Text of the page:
Minor attempts, such as Thurot's ;* (François, originally a surgeon,) and Humbert's (who afterwards fell a victim to the climate of St. Domingo,) failed from the inadequacy of the means to the object-the former in January, 1760, the latter in August, 1798; and the only expedition of commensurate power, that commanded by Hoche in 1796, like the Spanish Armada, was defeated by the elements. M. Thiers, in his History of the French Revolution, justly wonders that Napoleon overlooked, in his multifarious engines of attack on England, this first and most obvious one, or, at least, that no attempt was made under the imperial sway.

He adverts to Ireland on several occasions in his History, as the constant aim of the Directory, particularly in the seventh volume, pages 328, 343, 344; and in the eighth, page 486, he states that Hoche, who commanded the expedition above alluded to, had it in contemplation to erect Ireland into a republic, similar to those ephemeral governments in Italy, then simul

In 1759 -but his real name is said to have been O'Farrel, son of an officer in the Irish Brigade. He adopted his mother's name in apprehension of the English law, to which, as still a British subject, he was amenable.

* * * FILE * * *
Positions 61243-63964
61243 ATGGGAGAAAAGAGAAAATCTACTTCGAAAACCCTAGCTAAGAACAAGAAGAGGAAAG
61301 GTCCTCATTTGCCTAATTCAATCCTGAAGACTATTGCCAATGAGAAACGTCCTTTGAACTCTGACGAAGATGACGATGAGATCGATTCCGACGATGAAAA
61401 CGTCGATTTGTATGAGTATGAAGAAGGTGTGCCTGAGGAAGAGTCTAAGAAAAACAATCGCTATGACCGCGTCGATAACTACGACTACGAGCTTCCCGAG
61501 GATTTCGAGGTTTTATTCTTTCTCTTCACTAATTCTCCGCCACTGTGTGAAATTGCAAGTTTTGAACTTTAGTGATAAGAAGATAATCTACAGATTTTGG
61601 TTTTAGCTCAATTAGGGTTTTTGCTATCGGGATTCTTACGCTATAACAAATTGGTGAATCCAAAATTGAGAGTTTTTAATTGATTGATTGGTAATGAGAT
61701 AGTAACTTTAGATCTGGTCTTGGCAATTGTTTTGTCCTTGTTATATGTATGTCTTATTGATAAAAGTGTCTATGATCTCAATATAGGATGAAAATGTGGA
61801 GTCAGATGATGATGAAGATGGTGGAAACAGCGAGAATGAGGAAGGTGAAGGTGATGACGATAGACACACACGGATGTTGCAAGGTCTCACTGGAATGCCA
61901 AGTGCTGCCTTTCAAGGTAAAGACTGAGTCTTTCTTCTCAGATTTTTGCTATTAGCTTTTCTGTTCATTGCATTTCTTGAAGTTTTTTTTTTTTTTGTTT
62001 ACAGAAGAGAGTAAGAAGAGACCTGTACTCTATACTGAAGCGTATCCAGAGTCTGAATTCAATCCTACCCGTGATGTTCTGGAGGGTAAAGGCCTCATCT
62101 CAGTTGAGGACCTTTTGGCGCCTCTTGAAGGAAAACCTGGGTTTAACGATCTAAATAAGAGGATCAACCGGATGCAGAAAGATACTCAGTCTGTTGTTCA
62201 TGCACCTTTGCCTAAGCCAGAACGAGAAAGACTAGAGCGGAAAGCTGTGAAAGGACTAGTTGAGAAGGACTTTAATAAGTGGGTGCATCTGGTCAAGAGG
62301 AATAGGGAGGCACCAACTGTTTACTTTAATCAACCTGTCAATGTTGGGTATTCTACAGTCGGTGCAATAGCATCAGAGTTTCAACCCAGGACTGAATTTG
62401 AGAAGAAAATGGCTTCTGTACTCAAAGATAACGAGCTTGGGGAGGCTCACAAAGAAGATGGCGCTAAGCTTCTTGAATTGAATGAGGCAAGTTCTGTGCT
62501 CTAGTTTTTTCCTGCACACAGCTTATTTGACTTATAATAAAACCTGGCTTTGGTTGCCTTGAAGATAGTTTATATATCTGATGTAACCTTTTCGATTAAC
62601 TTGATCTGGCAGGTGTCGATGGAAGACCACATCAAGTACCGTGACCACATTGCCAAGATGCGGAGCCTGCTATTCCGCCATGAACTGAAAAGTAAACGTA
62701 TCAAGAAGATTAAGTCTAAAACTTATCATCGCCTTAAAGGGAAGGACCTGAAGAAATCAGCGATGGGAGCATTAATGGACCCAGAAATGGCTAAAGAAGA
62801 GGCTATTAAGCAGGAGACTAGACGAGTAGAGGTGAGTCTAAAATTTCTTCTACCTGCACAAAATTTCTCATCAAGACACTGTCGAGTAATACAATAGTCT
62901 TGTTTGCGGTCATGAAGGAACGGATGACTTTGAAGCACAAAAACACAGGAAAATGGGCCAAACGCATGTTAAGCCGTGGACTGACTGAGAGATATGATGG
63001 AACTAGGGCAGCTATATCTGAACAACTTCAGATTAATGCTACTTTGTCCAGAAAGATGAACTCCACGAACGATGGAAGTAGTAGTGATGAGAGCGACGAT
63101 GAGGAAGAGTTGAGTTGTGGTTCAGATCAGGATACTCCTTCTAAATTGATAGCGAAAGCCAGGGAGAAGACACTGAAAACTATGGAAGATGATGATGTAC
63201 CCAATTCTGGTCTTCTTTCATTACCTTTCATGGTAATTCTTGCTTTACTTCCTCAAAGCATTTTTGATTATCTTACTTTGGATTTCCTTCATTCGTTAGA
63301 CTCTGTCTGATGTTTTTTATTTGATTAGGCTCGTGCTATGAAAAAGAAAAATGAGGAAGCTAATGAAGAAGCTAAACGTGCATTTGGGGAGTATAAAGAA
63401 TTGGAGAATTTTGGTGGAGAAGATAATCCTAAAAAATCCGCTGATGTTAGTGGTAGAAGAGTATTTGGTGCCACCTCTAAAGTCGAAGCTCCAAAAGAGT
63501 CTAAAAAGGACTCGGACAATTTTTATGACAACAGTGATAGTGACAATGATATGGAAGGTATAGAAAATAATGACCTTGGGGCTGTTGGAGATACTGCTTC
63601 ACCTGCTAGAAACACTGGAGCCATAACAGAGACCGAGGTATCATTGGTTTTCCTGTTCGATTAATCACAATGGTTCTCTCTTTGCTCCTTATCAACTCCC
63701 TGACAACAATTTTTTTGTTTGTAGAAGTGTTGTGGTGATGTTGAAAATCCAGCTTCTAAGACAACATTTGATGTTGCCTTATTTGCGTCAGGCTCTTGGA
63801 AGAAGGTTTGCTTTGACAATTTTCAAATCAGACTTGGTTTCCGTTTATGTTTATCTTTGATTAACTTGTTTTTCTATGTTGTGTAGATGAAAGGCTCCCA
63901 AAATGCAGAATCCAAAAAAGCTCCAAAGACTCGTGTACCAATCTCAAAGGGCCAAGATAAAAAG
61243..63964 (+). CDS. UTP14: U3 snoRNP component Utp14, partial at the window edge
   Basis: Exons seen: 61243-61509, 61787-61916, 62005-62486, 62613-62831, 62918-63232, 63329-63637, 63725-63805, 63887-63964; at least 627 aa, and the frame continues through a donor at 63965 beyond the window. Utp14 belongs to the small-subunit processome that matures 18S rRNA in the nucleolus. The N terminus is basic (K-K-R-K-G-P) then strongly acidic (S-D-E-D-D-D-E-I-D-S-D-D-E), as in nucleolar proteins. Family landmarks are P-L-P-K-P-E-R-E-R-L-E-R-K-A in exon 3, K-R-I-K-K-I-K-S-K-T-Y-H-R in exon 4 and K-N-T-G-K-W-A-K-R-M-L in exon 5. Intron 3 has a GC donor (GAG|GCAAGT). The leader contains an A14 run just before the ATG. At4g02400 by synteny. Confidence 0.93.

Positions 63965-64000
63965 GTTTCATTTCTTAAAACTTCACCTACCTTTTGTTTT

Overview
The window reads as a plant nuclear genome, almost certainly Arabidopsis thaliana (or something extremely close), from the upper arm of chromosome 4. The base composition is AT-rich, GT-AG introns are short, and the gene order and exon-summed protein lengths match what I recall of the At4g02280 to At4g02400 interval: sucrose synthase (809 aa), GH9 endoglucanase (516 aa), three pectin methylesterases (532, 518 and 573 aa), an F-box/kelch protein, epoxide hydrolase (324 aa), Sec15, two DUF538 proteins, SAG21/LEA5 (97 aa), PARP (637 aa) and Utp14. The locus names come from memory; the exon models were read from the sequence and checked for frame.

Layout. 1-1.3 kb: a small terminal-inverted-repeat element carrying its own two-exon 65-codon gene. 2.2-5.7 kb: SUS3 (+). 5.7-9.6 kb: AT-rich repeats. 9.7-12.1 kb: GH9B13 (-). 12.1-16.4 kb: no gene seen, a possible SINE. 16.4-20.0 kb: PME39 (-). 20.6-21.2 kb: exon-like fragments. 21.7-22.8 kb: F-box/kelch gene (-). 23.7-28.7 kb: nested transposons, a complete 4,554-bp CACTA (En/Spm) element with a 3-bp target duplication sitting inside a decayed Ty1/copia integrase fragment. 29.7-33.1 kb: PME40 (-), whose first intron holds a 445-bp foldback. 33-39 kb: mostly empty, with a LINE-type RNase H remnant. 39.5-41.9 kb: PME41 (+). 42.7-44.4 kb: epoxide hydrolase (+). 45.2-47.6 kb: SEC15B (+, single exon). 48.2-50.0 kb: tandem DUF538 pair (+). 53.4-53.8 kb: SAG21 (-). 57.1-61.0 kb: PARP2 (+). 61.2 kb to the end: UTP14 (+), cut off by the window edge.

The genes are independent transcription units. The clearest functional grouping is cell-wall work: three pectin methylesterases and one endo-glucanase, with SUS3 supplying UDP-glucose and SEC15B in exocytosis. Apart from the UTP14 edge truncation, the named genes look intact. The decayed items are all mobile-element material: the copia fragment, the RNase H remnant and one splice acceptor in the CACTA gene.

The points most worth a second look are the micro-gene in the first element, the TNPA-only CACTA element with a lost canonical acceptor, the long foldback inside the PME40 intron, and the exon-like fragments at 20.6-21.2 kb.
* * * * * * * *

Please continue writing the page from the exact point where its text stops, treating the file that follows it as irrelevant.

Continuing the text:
taneously pullulating over the continent. république nouvelle s'élevait en Italie, et allait y devenir le foyer de la liberté. Hoche croyait beau et possible d'en élever une pareille en Irlande, à côté de l'aristocratie Anglaise." And he concludes the account of Hoche's abortive enterprise-" Ainsi finit cette expédition qui jetta une grande alarme en Irlande, et qui révéla son point vulnérable." This work, published first in 1826, when the author was only twenty-eight years of age, (1798–1826,) betrays the most malignant spirit against England, to which truth is constantly sacrificed; nor, though modified in expression, after a ripening interval of above twenty years, does the feeling appear much softened, in his History of the "Consulate and Empire," now in progress of publication. He cannot forgive the conqueror of Napoleon, the god of his idolatry; for so the fallen emperor appears. Some faults, even in the second edition of the earlier composition, are inexcusable. These it would transgress our bounds to detail, while, like Mr. Alison's, his military details and descriptions are singularly and technically animated and correct, inferior only to the unrivalled delineations of General Napier, though, like Mr. Alison, a civilian. In the Scotch historian's elaborate work, we had more than once occasion to mark some errors, such as his reliance on the Memoirs of Fouché as authentic, while he should have known that the publisher or printer, Lerouge, had an action brought against him for the counterfeit, and was fined; when he obtained damages for the fraud from Alphonse de Beauchamp, who sold the composition as genuine. So long since as the month of March, 1838, and again in November 1842,